Snow banks and chicken wagons – the wind was brutal last night and today, and I had to refresh the frozen chicken waterer four times today.

20121221. I have a remarkably steady hand. The chickens' first snow.

Notice there are no chickens out yet. Smart girls stayed inside and cozy for quite a while this morning.

20121221. With all the wind, I blocked off one side of the coop's ventilation with a towel.

This is our first cold weather with the chickens, and I was really glad I covered one side of their ventilated roof with a towel. It has been SO windy, the entire coop would have been snowed under!

I also keep hearing that chickens are supposed to slow down or stop producing as daylight hours wane. We assumed we wouldn’t see an egg until the spring thaw, our girls were so… REMEDIAL about the whole thing. Our first chicken laid her first egg one month ago today; Boo followed soon after, then Edgar waited until two days ago. Beaker apparently felt like a total loser for not having laid anything yet, so, on the shortest day of the year, she defied all wisdom and gave me her first little pink egg. I am pretty sure this is proof-positive that our chickens are weirdos. Lovely, endearing weirdos.

20121221. Beaker's little pink egg.

12/21/12 – the world didn’t end, and Beaker’s egg laying began.

20121221. Shortest day of the year, and Beaker decides to lay her first egg.

Go, Beaker, go! They finally braved the cold to scratch around in the straw.

Finally, the latest in the ‘Duh Vignettes’ series relates to selling eggs. We bought a bunch of blank cardboard egg six-packs so we can start selling to friends on a small scale. Since they are blank, I want to spruce the cartons up a bit, and I was lamenting to Chris how ridiculously expensive it is to have your own stamp made via the place I bought the cartons from (really? $45 for my own stamp? that’s cray).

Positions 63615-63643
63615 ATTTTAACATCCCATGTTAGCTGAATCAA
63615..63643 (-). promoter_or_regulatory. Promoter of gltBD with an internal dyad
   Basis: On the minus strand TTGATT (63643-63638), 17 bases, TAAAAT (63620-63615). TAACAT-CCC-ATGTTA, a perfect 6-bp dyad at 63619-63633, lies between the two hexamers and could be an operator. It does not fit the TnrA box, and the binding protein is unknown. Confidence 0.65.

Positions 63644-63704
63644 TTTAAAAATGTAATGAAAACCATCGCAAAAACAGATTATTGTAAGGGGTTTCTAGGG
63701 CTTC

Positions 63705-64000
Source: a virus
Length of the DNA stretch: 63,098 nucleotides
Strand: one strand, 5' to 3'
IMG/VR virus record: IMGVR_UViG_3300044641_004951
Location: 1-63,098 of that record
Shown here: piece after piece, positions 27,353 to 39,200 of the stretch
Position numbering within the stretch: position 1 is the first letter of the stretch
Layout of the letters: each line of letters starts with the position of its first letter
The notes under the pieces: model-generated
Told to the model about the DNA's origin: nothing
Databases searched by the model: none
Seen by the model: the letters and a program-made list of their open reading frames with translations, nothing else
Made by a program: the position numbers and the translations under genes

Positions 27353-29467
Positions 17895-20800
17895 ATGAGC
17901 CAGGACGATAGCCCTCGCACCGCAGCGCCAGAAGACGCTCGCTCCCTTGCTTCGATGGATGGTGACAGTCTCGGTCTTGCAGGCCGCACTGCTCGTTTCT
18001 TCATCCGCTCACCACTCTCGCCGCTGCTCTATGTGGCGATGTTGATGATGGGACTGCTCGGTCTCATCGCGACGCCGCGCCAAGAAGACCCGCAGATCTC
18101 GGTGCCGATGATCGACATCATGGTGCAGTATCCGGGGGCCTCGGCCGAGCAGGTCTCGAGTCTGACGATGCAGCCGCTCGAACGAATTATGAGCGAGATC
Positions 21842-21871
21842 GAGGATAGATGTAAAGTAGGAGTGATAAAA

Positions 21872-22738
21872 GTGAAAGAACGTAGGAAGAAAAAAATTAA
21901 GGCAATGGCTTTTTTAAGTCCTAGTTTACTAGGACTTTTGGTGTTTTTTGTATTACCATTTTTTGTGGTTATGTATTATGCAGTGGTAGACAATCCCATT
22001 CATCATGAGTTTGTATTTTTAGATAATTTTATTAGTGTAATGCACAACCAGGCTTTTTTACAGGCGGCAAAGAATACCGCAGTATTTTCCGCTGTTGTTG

Cue “duh” moment: I Google “custom stamp making,” and come across the following Pinterest board in, like, one of the first links: http://pinterest.com/arteveryday/make-your-own-stamps/. HELLO! I took two block printing classes last year. I have block printing supplies, including corkboard. Block printing is basically creating a giant stamp, for goodness sakes!

Hell, WE TALKED ABOUT MAKING STAMPS IN THE DANG CLASS. What is wrong with me?! So tonight I plan on drawing out a nice little stamp of a chicken silhouette in a space helmet for the tops of our cartons (and maybe a few others). Lovely, right?

20121221. Oh, right. This is what cold feels like.

So finally, on this last day of work, this first day of winter, and this first blast of cold weather and beautiful snow, I think I’m in the Christmas spirit. Who’s with me?

Introducing Our Newest Addition: BIRDIE!

And, no, in spite of the name, she’s not another chicken. She is THE MOST ADORABLE, CALM, DELIGHTFUL little boxer/husky mix I ever did see.

20121020. A week from today, we get to bring this little sweetie home with us! Introducing... BIRDIE!

We will actually bring her home next weekend, when I return from my jaunt all over North Carolina. With the addition of Birdie (very fitting name for this household and assigned by the shelter), we will bring the number of living critters on this 1/8-acre into the double digits: 8 ladies (me, 5 chickens, Bean, and Birdie) and 2 dudes (Chris and Boombox).

A Peaceable Kingdom?

I have a new term for the weather we’ve been experiencing the last several days: chicken weather. It has been fantastic weather to be a chicken – a few gigantic, air-snapping, earth-shaking storms have blown through, leaving in their wake new green grasses poking through the brown, cool temperatures, and breezy blue skies that make me think of fall.

It’s good human weather, too. I feel a certain weight lifted off my shoulders – today, at least, I don’t have to worry about our sick chickens also being incredibly heat stressed. I don’t need to make them ice water baths all day or set up the fans or try to get them to eat frozen blueberries. Today, they can peck happily about the backyard, and I can take it a little easier than I have since the beginning of July.

Today also marks me and Chris’ two-year anniversary of our first date. What was our first date, you ask? Lying in a portable hammock on the edge of a farmer’s field in Martinsville, IN, watching the Perseid meteor showers and drinking wine. Pretty epic, right? Two years later, we have a house, two cats, five chickens, and so SO many plans. Life – it is good!